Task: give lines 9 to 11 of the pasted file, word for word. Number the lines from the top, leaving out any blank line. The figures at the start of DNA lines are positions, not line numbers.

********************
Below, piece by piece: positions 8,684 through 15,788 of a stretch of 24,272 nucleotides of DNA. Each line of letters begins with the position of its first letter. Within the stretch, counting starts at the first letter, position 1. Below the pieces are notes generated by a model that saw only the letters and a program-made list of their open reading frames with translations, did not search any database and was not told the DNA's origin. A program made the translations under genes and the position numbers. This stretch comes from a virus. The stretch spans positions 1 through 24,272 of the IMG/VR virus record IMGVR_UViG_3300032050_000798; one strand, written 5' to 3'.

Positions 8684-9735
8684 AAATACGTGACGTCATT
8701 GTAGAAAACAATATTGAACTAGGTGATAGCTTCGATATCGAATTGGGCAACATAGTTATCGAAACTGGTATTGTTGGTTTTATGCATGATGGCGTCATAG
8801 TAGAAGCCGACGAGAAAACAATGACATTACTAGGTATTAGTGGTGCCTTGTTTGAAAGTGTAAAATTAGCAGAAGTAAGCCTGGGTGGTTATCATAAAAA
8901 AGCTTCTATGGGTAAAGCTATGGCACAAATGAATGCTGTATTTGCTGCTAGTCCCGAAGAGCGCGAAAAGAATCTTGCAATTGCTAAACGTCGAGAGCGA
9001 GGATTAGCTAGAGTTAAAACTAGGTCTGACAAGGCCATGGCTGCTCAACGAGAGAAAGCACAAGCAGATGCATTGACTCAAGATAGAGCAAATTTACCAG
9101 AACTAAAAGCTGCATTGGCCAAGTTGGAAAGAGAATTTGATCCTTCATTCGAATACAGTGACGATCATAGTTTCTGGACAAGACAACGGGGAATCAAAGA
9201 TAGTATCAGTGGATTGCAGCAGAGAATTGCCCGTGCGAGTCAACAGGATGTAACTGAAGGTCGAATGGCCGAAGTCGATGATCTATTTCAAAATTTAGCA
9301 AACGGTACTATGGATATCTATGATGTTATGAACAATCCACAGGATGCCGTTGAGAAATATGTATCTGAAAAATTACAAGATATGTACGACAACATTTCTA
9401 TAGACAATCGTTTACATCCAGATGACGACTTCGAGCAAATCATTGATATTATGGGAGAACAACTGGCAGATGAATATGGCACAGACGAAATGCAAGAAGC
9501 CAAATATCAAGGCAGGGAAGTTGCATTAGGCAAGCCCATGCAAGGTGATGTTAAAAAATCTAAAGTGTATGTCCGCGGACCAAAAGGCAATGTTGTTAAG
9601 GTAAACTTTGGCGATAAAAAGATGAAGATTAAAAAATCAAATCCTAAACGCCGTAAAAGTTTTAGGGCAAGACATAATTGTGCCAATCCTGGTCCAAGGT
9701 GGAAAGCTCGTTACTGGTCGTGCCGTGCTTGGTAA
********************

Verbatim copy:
9201 TAGTATCAGTGGATTGCAGCAGAGAATTGCCCGTGCGAGTCAACAGGATGTAACTGAAGGTCGAATGGCCGAAGTCGATGATCTATTTCAAAATTTAGCA
9301 AACGGTACTATGGATATCTATGATGTTATGAACAATCCACAGGATGCCGTTGAGAAATATGTATCTGAAAAATTACAAGATATGTACGACAACATTTCTA
9401 TAGACAATCGTTTACATCCAGATGACGACTTCGAGCAAATCATTGATATTATGGGAGAACAACTGGCAGATGAATATGGCACAGACGAAATGCAAGAAGC